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Two recent United Kingdom studies have changed the thinking of British researchers when it comes to identifying the major causes of laminitis. In these University of Surrey School of Veterinary Medicine studies, around 90% of the confirmed laminitis cases were associated with an underlying endocrine (hormonal) disorder, says Andy Durham, an equine veterinarian at the Liphook Equine Hospital in Hampshire, England.
Some of these horses had Cushing’s disease while others suffered from equine metabolic syndrome. When horses and ponies with these two hormonal conditions graze and ingest sugars from grasses, the result often is an abnormally high level of insulin. In normal horses without hormonal disease concerns, pasture grazing is unlikely to lead to the high insulin levels that can cause laminitis, says Durham.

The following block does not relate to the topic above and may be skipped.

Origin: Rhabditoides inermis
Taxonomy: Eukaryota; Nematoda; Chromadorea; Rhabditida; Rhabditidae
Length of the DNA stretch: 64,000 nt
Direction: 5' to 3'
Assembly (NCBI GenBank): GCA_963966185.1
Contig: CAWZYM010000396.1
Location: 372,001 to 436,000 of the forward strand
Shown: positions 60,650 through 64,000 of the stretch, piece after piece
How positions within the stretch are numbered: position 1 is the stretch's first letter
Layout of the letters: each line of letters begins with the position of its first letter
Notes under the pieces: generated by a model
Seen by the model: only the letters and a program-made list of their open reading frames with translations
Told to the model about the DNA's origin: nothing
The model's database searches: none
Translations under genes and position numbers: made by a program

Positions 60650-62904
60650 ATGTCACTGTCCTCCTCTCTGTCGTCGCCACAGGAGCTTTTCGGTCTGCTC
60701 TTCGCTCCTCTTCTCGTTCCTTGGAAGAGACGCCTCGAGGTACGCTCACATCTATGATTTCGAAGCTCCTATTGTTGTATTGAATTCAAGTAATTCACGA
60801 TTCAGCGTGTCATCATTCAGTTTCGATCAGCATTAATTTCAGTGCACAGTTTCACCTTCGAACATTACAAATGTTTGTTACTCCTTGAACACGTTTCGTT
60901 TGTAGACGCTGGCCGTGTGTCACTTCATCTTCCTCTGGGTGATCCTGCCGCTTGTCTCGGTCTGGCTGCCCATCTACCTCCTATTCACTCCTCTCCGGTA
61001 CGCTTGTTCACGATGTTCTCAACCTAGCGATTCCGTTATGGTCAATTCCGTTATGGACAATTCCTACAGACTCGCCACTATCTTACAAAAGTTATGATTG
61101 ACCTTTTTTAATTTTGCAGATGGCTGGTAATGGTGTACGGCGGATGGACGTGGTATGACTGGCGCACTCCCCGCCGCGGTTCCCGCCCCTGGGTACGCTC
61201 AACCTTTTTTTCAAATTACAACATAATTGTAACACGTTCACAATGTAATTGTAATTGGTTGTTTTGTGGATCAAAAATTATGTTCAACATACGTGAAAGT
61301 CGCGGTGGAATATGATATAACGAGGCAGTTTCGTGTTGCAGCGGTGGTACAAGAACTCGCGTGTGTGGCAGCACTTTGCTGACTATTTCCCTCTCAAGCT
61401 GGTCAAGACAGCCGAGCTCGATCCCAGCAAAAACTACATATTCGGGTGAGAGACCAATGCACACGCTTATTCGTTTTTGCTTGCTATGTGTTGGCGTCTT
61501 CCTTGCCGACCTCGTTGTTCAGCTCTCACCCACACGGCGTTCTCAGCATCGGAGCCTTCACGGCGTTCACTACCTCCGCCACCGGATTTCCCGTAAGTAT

When it comes to the healing process with tendon injuries, Roland Thaler says farriers are essential members of the treatment team. The equine veterinarian at Metamora Equine in Metamora, Mich., stresses the need to keep these injured horses moving based on the severity of the tendon injury. “Rest does more harm than good,” he says. “The benefit of exercising is that it increases circulation and keeps the tendon from starting to stiffen. The desire is low loading with frequency, and increasing loading as healing permits. We can change the foot simply by trimming it and applying appliances — like wedges.”
The Worshipful Company of Farriers and…